Since the development by Kary Mullis of the PCR technique for amplification of DNA strands in 1983 for which he received the Nobel Prize for Chemistry in 1993, the chemistry and equipment for PCR have advanced dramatically. Amplification of DNA can be achieved starting from a single strand. In 1987, a joint venture between Perkin-Elmer and Cetus introduced Taq polymerase, a DNA polymerase that is stable through many rounds of thermal cycling. Starting around 1996, with the advent of fluorescent probes, real-time PCR methods have been employed where the amplification of DNA can be monitored as it occurs with optical detection techniques.

PCR is commonly carried out in a reaction volume of 10-200 μl in small reaction tubes (0.2-0.5 ml volumes) in a thermal cycler. Using this typical approach, PCR consists of a series of 20-40 repeated temperature cycles. Efficiencies have been gained by using arrays of reaction sites, for example arrays of 96 wells on a plate, and techniques for faster heating and cooling of the samples. Although initial efforts at DNA detection required hours to days, these fluorophore-based techniques using arrays of relatively small reaction sites have reduced the time-to-detection to less than one-hour.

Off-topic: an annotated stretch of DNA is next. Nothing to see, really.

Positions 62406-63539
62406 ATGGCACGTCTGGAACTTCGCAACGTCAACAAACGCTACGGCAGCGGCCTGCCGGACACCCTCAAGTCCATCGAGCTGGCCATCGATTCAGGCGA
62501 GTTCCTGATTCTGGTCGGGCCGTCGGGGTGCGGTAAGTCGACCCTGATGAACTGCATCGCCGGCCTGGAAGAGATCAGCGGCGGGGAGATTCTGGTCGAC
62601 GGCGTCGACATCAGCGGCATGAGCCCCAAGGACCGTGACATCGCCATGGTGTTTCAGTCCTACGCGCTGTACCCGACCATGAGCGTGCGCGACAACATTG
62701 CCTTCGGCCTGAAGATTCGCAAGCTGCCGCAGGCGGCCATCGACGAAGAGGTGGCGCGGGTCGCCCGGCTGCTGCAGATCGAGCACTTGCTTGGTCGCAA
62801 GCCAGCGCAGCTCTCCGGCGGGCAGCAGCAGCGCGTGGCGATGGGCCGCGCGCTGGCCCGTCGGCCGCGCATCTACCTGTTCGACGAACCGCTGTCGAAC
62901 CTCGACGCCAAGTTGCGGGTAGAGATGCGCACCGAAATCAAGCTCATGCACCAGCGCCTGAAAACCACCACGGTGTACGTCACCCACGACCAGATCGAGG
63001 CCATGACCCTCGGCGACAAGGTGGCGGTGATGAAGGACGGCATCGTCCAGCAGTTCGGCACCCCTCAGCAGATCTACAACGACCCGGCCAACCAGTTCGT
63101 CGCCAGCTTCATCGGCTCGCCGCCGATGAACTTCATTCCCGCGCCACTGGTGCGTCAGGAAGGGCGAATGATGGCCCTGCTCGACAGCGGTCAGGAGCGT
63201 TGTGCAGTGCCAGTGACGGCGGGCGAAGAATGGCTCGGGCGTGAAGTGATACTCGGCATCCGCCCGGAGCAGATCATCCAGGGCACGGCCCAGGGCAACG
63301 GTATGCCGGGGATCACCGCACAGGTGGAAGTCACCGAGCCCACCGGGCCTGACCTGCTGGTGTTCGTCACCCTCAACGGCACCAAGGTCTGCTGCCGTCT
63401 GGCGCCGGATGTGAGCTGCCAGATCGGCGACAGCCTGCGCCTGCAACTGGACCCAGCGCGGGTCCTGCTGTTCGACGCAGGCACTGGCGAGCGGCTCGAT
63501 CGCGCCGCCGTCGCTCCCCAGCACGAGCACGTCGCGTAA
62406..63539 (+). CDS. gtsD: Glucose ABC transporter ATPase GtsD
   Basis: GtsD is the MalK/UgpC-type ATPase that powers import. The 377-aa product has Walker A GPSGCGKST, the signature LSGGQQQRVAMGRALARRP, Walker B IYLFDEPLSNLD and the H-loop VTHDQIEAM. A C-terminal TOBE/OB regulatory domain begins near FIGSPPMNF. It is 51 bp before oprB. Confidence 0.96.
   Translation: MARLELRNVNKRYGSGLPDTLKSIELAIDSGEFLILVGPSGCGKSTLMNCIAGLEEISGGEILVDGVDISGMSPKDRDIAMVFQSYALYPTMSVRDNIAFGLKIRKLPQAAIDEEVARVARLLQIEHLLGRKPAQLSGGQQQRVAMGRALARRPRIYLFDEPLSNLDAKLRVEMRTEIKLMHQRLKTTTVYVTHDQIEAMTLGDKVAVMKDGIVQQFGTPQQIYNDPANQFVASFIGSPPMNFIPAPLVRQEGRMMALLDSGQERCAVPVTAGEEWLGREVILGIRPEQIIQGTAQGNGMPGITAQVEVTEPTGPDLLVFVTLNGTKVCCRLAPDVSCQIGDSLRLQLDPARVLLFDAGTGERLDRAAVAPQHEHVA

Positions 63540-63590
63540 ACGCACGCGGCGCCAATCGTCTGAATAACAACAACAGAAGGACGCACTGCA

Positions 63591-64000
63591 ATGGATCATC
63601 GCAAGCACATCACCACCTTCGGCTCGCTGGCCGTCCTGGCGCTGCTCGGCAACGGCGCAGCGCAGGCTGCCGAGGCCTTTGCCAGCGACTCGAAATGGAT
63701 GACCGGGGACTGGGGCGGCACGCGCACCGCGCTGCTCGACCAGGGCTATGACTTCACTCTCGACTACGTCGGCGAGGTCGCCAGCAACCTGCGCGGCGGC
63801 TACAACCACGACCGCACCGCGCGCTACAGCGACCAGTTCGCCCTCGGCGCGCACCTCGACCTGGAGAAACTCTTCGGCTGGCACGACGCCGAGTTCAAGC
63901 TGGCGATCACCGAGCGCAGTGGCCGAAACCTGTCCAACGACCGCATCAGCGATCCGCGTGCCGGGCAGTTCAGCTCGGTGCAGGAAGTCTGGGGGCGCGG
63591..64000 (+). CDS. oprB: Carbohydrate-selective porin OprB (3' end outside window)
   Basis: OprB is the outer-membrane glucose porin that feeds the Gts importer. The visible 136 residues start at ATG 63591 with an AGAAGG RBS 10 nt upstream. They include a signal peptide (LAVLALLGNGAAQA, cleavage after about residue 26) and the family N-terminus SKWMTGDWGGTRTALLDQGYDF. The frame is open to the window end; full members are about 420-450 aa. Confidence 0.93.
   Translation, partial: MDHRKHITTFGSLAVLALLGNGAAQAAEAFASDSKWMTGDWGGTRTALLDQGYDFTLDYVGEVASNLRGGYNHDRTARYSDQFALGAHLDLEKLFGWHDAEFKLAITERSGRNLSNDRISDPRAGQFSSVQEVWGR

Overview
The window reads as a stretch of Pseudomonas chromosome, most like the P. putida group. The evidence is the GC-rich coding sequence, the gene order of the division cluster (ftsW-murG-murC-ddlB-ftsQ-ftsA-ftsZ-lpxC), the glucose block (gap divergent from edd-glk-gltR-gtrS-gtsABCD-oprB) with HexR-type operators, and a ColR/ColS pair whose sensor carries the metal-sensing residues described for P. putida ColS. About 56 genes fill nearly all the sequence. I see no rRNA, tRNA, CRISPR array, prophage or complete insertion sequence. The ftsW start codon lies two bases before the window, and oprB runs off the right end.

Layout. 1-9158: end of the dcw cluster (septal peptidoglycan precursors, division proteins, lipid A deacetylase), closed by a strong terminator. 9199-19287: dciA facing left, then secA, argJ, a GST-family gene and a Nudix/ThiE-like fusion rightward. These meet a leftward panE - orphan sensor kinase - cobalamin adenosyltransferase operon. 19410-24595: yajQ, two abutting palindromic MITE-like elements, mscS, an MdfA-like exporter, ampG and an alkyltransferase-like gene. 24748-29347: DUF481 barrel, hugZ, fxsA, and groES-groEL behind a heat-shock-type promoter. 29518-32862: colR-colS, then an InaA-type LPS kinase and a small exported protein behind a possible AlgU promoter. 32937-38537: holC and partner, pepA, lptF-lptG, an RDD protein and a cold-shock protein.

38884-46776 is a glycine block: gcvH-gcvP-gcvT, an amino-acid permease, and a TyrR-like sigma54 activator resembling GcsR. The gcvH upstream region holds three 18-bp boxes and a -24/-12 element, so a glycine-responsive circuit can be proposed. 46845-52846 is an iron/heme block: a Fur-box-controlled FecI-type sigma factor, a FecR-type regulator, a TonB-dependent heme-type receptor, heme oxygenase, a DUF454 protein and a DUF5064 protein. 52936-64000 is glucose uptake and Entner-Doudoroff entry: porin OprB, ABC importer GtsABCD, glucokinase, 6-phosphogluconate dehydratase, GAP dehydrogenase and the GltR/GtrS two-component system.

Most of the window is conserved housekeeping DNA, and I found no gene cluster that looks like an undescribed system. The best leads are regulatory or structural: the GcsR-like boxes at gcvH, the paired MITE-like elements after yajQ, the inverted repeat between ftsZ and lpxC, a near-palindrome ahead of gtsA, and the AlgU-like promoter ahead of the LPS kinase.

More recently, additional time-to-detection advances have been achieved for detection of DNA, which have been demonstrated to be particularly useful for very dilute DNA solutions. When the initial DNA sample is very dilute, partitioning the sample into many separate aliquots can effectively increase the DNA to volume ratio for the fluid partitions that contain DNA, can decrease the number of thermal cycles necessary to reach the minimum fluorescent probe detection limit, and thereby decrease the detection time. Several methods have been employed for this fluid partitioning, including micro-well plates, and arrays of reaction sites and flow channels formed into various substrates. Most of these fluid partitioning approaches have reaction volumes on the order of a micro-liter (μl) and were discrete plates or other batch reaction array approaches. However, some effort has been made to reduce the volume of reaction sites toward the nano-liter range using arrays of very small capillaries, reaction sites on chips, or other droplet techniques.